This my friends is a really exciting National Park visit for me. Not only is it the third (of four) National Parks I have visited in the state of Colorado, but more importantly to me, is the fact that it is also the halfway point on my Bucket List for all 58 of the U.S. National Parks. I have now visited 29 U.S. National Parks leaving 29 still left to visit.
If you are wondering what other parks there are that I have already visited in Colorado; they are Mesa Verde National Park and Rocky Mountain National Park. The only one left in Colorado now that I have not visited is the Great Sandunes National Park.
But getting back to this particular blog post, the Black Canyon of the Gunnison's unique and spectacular landscape was formed slowly by the action of water and rock scouring down through hard Proterozoic crystalline rock.
No other canyon in North America combines the narrow opening, sheer walls, and startling depths offered by the Black Canyon of the Gunnison. And as you can see from these pictures I have posted here, it is a really spectacular park. In fact I wondered why I have not heard much abotu this park. I am sure there are a couple of reasons for that.
One reason is probably that it is not all that easy to get to and there don't seem to be many large towns (and airports) around it. But the biggest part may be that in the age of National Parks, this is a relatively new one. In fact it was only upgraded to a National Park in October of 1999. So I guess the word has not yet gotten out? But this place was spectacular in my opinion.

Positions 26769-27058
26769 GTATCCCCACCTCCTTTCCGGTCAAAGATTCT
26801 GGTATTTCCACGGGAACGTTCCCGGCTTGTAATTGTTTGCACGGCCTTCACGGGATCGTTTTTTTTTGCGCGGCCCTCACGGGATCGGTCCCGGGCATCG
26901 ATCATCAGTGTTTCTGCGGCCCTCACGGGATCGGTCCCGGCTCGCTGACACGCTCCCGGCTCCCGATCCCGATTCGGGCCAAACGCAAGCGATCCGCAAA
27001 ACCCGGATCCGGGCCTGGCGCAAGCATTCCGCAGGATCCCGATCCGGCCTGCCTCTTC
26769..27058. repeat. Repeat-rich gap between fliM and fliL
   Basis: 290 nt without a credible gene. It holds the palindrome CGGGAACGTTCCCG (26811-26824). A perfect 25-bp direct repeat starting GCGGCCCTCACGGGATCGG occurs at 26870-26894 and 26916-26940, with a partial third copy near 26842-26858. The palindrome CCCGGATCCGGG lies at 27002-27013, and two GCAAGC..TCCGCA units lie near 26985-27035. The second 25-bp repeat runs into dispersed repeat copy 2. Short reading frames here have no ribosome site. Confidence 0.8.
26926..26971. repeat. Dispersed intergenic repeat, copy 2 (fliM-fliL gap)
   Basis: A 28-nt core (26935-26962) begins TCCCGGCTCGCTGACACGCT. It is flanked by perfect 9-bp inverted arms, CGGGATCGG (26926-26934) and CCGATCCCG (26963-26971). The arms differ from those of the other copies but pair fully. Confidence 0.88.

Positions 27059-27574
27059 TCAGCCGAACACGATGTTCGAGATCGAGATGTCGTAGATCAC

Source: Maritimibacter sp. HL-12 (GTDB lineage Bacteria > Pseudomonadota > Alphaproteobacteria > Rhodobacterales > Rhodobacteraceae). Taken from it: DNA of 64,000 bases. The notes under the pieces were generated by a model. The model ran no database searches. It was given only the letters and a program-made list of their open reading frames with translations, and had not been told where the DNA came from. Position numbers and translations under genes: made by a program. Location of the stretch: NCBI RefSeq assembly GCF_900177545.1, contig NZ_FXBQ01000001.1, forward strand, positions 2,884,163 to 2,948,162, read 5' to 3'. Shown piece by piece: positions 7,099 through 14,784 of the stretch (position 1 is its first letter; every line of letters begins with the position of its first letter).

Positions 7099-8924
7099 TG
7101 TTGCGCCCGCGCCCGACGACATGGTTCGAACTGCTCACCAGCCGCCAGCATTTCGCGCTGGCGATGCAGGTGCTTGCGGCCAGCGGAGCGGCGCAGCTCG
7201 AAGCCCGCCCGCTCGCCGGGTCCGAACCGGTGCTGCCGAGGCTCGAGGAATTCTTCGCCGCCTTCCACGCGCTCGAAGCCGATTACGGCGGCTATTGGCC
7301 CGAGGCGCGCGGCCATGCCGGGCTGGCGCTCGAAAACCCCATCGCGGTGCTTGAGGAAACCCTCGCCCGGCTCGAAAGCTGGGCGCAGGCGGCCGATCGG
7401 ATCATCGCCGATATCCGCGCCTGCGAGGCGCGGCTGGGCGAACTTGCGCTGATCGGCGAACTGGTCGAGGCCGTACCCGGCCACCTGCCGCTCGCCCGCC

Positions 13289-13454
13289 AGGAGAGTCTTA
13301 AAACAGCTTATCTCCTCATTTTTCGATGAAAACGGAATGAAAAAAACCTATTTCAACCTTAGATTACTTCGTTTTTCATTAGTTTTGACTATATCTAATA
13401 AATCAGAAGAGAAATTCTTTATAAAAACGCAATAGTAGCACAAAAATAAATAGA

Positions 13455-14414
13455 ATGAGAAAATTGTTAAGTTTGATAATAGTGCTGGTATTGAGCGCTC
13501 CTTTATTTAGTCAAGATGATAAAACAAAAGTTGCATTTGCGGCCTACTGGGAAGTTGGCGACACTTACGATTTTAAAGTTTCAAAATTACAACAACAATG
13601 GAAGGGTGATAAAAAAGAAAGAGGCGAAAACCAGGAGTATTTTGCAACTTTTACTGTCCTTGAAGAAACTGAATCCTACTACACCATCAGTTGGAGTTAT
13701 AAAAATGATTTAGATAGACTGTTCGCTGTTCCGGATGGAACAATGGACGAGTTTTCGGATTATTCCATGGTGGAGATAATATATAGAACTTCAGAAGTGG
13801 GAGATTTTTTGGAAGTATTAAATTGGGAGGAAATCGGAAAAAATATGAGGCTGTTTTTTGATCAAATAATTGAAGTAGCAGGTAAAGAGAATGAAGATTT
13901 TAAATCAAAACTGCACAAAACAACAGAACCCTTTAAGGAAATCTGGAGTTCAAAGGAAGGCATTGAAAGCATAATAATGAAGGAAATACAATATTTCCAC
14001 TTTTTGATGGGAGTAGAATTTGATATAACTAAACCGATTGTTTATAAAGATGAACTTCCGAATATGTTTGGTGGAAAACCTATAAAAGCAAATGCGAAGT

The Gunnison River through Black Canyon of the Gunnison National Park drops at an average of 95 feet per mile. By comparison, the Colorado River through Grand Canyon National Park drops an average of 7.5 feet per mile.
While the people of the Ute bands knew of the Black Canyon of the Gunnison, it was an obscure geographic feature to explorers for hundreds of years. The Spanish were the first Europeans to canvas western Colorado with two expeditions, one led by Juan Rivera in 1765, and the other by Fathers Dominguez and Escalante in 1776. Both were looking for passage to the California coast, and both passed by the canyon.
Fur trappers of the early 1800s undoubtedly knew of the canyon in their search for beaver pelts. They left no written record of the canyon, though, probably because they couldn't, in fact, read or write.
By the middle of the century, exploration of the American west had captured the nation's attention. In turn expeditions came to the Black Canyon searching for railroad passageways, mineral wealth, or in a quest for water. Eventually explorers came to see the canyon, not for commercial wealth, but for the renewal and recreation that it offered.
Today, you can walk in the footsteps of some of these hardy and inquisitive forebearers. The canyon still offers a rugged and demanding experience, even as it did more than a hundred of years ago. This point was made when a hiker at the visitor center asked if he needed to check in and they told him; "no not really!" As I looked as those sheer cliffs of granet going down into that canyon I thought... "good luck buddy!"
I would rate this National Park as one of my Top 10 U.S. National Parks becuase of its ravishing natural beauty. Yet another example of the beauty that God has created for us all to enjoy. "The canyon has been a mighty barrier to humans. Only its rims, never the gorge, show evidence of human occupation – not even by Ute Indians living in the area since written history began."
~ Left by the Kolb Expedition of 1916.